Browsing UMB Open Access Articles by Subject "race"
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Blood pressure-related differences in brain health between young African Americans and Caucasian AmericansBackground: Although there are moderating effects of race on blood pressure (BP) and brain health in older adults, it is currently unknown if these race-related differences in cardiovascular and associated brain function are also present in younger adults. The purpose of this study was to investigate the interaction between race and BP on brain health in younger African (AA) and Caucasian Americans (CA). Methods: We studied 971 younger adults (29.1 ± 3.5 years; 180 AAs and 791 CAs) who volunteered to participate in the Human Connectome Project. Cognitive composite scores, brain volume, and cortical thickness using MRI were cross-sectionally assessed. ANCOVA was used to examine interactions between race and mean arterial pressure (MAP) on cognitive test scores and brain structure. Results: After controlling for age, sex, education, and BMI, there were significant Race × MAP interaction effects on cognitive composite scores and cortical thickness. Among AAs but not CAs, as MAP increased, both global cognitive performance and entorhinal cortex (ERC) thickness decreased. Conclusions: MAP was an important moderator of racial differences in cognitive performance and ERC thickness. Our findings suggest that young AAs may carry a greater hypertension-associated risk for cognitive brain health deficit. Interventions that address early signs of hypertension in AAs are needed to determine if the racial disparities in BP-related brain health in late adulthood can be reduced. © 2021 The Authors.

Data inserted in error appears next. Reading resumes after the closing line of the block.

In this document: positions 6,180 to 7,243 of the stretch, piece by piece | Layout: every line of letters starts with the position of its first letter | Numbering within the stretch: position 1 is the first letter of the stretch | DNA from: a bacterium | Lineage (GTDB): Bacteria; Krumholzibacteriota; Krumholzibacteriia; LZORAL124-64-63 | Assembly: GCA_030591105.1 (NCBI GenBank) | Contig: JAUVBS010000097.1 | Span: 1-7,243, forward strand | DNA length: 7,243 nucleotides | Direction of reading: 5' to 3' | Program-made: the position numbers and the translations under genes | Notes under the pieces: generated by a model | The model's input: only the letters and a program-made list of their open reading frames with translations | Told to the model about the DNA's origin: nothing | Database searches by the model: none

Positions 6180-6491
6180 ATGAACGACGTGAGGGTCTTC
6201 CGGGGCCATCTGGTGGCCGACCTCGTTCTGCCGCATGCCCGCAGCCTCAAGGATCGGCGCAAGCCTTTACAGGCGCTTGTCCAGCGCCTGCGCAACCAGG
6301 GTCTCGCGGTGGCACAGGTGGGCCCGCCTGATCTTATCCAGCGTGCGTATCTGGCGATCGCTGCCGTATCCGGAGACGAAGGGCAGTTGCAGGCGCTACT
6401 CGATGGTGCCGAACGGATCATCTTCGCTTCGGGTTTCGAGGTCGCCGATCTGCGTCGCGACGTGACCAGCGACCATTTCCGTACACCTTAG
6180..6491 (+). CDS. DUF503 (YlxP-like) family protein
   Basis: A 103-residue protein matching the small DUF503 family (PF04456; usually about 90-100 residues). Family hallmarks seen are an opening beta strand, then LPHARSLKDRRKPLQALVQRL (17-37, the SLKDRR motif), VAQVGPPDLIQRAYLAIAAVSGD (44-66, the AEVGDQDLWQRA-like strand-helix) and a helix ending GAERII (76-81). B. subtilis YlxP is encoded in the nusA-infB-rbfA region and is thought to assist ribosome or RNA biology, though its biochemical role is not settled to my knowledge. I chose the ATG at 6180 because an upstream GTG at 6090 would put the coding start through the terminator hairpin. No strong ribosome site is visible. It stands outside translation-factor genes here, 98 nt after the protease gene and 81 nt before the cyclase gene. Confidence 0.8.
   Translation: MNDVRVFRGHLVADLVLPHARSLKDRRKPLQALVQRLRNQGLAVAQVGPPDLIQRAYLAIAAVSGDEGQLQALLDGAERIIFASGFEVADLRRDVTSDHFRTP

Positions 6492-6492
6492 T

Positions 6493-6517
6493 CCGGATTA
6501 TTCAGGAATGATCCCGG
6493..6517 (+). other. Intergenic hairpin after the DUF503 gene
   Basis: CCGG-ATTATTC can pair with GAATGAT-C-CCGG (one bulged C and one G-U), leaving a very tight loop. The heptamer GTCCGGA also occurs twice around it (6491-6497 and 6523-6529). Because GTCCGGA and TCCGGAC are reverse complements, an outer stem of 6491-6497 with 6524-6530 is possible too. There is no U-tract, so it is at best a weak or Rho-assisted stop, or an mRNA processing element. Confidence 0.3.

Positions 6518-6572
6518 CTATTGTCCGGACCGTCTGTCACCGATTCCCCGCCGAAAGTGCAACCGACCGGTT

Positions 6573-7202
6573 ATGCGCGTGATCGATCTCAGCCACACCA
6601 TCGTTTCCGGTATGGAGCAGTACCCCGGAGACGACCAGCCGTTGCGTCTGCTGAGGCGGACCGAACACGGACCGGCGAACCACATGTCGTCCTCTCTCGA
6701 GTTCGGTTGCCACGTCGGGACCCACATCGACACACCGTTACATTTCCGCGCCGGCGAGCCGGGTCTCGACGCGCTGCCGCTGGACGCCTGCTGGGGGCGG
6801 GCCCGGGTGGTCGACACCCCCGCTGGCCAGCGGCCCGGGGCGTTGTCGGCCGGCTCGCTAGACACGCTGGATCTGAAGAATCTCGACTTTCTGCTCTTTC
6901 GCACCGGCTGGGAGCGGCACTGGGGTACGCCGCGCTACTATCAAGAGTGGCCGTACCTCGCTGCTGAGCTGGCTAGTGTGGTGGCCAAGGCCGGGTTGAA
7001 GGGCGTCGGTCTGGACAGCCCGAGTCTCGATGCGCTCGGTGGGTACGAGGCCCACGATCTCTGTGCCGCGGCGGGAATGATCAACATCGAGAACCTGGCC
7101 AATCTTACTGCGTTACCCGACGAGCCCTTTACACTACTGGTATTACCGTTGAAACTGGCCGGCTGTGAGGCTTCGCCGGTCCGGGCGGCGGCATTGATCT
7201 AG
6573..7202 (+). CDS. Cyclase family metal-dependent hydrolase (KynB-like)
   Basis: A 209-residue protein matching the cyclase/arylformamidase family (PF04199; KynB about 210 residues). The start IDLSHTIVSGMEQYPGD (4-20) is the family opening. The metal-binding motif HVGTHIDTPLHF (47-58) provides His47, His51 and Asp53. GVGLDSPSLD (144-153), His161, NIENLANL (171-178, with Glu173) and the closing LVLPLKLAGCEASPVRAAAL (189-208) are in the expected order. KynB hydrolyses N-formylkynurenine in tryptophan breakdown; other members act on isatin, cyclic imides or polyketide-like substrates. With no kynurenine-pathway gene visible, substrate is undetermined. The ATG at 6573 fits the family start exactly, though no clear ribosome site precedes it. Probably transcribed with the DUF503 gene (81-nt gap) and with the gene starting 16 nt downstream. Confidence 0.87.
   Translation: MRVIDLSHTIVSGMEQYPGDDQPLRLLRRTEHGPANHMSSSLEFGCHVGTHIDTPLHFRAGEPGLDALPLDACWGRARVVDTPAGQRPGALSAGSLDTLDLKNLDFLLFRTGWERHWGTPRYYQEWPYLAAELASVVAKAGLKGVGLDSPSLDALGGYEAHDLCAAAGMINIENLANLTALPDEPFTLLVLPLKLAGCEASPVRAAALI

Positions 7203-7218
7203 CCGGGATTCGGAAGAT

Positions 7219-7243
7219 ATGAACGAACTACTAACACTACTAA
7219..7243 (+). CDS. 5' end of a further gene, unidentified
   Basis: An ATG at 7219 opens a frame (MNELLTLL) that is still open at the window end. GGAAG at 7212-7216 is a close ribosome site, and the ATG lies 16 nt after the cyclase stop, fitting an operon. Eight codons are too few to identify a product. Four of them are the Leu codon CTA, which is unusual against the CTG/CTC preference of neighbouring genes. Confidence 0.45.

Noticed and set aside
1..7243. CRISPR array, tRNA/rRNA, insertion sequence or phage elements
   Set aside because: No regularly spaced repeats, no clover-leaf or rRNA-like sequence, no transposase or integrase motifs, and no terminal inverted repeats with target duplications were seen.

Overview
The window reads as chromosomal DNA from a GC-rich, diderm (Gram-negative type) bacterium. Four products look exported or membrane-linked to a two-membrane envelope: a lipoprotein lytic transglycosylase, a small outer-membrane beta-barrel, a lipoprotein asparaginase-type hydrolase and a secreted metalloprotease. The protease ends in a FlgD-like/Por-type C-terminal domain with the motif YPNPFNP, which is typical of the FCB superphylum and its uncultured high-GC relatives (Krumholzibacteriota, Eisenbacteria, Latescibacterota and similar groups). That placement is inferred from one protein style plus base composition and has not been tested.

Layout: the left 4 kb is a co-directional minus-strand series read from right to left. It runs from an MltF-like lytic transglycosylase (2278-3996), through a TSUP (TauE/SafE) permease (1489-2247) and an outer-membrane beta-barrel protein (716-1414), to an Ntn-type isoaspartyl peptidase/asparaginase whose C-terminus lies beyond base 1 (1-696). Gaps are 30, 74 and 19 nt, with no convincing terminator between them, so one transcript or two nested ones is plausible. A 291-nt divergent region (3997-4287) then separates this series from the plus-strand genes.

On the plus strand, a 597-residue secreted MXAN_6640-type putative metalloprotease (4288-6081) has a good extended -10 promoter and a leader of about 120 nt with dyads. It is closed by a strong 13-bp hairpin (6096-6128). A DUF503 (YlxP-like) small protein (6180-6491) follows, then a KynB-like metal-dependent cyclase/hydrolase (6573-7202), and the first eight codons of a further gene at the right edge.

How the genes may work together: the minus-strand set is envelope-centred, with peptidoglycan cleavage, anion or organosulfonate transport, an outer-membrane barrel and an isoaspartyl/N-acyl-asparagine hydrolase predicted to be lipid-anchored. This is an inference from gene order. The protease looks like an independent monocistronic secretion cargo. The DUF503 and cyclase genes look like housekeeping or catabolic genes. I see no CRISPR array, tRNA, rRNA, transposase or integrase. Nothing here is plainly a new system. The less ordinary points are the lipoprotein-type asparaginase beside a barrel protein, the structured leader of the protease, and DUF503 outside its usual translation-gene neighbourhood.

Cross-Cultural Measurement Invariance of a Measure of Disability for White, Black, Hispanic and Asian Older AdultsThe results indicated that the measure was valid for use with older adults (Satorra Bentler χ2 = 13.27, df = 3, p = 0.005, GFI = 0.996). Multi-group CFA indicated comparisons were valid between Whites with Blacks, and Hispanics with Asians. Cognitive disability was associated with independent living disability for Whites and Blacks, and with sensory disability for Hispanics and Asians.